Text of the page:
In Jones’ case, the ratio essentially measures how much better the Lakers did with him on the court rather than the primary 3, Caron Butler. Butler played 52% of the minutes at the 3, Jones 29%.

As a scorer, Butler was miles ahead, putting in 7.9 more points per 48 minutes. Jones was better in other ways, capturing 2 more rebounds per 48, and actually winning the turnover battle, but the biggest difference is those points, and how they came. Butler got them because he shot 5.5 more shots per 48 than did Jones.

Those shots went primarily to Odom, Kobe and Mihm, who took 4.4 more shots per 48 with Jones on the floor than Butler. The Lakers were better with Jones on the floor, not so much because of what Jones did, but because of what he didn’t do–shoot.

What Jones’ +/- ratio really tells us is not that he should still be on the Lakers, but that we should all be glad that Butler is not.

• Count me among the people who didn’t see the end of the World Series because Time Warner Cable had an outage. If I had been emotionally invested in that game I would have flown off the handle.

• Quick thoughts on Bynum’s one outing this preseason: He looked raw but talented, just like in the summer league. He hit a difficult first shot against Utah (sandwiched between Ostertag and Kirilenko) but went 1 of 7 for the night. He showed some moments on defense, particularly when his quickness was the key (such as rotations and defending the pick-and-roll), but he got pushed around plenty by Ostertag. Got in some good rebounding positions but was “out veteraned” a few other times. I still don’t think he’ll play much, at least not early in the season, but in a pinch he can give you 5 to 10 minutes without costing you the game (unless he’s forced to defend a very good center). He needs to live in the weight room.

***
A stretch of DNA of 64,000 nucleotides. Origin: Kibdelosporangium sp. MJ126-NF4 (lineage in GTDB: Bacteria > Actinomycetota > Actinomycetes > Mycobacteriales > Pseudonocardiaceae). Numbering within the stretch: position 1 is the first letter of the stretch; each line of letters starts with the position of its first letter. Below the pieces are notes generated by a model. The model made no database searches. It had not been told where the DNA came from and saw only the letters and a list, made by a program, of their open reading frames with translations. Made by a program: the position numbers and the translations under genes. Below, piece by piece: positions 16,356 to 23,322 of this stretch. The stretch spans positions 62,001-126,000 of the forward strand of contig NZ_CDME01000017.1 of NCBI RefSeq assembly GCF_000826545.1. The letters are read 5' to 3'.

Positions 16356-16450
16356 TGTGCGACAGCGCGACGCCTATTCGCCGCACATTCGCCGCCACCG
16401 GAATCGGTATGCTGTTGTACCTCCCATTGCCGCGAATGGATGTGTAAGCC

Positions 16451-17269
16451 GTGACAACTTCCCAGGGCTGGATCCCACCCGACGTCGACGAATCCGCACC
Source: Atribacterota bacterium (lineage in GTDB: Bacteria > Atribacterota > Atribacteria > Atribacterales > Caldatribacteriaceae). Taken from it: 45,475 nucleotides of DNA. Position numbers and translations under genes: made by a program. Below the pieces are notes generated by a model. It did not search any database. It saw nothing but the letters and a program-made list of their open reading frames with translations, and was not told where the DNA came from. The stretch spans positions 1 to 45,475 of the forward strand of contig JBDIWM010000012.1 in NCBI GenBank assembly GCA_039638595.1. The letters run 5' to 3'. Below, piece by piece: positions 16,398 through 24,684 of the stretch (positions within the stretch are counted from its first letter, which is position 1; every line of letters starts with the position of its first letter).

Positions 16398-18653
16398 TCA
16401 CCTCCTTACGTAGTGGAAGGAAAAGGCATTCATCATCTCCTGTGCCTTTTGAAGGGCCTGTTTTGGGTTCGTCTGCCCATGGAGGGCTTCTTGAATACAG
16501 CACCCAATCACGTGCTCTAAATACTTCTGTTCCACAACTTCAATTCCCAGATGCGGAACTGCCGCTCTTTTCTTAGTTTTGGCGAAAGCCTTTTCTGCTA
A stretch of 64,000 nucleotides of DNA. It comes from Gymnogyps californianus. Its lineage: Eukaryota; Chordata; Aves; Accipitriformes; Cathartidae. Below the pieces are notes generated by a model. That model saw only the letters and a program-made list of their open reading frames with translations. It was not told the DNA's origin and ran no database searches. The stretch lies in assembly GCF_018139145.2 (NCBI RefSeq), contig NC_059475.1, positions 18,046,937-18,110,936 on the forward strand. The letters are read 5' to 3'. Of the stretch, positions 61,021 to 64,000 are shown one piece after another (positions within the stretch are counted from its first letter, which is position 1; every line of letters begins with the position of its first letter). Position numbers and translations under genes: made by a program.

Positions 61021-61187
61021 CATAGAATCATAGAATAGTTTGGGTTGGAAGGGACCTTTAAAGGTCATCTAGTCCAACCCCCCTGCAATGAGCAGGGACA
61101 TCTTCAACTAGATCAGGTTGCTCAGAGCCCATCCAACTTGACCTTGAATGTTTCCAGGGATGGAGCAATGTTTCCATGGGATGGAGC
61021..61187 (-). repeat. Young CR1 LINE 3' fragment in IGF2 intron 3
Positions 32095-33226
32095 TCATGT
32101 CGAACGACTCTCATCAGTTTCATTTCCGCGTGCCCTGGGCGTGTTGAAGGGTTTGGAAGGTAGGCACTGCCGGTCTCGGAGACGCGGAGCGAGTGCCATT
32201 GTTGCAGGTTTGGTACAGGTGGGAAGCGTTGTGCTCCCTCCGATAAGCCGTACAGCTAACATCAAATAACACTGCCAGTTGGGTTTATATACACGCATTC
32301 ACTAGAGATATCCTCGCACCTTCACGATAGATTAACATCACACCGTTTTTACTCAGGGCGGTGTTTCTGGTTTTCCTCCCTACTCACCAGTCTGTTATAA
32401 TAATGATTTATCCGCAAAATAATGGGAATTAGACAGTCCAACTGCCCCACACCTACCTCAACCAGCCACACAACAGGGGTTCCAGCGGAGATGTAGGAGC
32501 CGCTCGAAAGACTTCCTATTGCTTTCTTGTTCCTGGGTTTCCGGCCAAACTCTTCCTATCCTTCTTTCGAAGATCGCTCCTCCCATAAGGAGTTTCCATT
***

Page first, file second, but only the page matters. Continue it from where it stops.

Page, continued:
• I know who has got my vote for President in 2008.

• For the record, I’m picking McGrady to win the MVP, but Ed Weiland over at Hoopsanalyst does a good job handicapping the race this season.

• For you literary fans, I had the chance to hear Isabel Allende speak on Thursday, facinating woman and story that has led to fantastic writing.

to Fast Break

  1. bynum will probably play early on in the season at the very least, if they don’t send him down. because from there on out the stress on the team to make the playoffs will only exponitiate.

    he looked like any rookie out of the box, not some special high schooler-who hasn’t played any real competition case. like any other team with a rookie that needs to develop the lakers have to let him play some minutes, and let him f up. even if it costs a few wins.

    he can rebound and block a couple shots.

    mcgrady for mvp? put me down for kobe.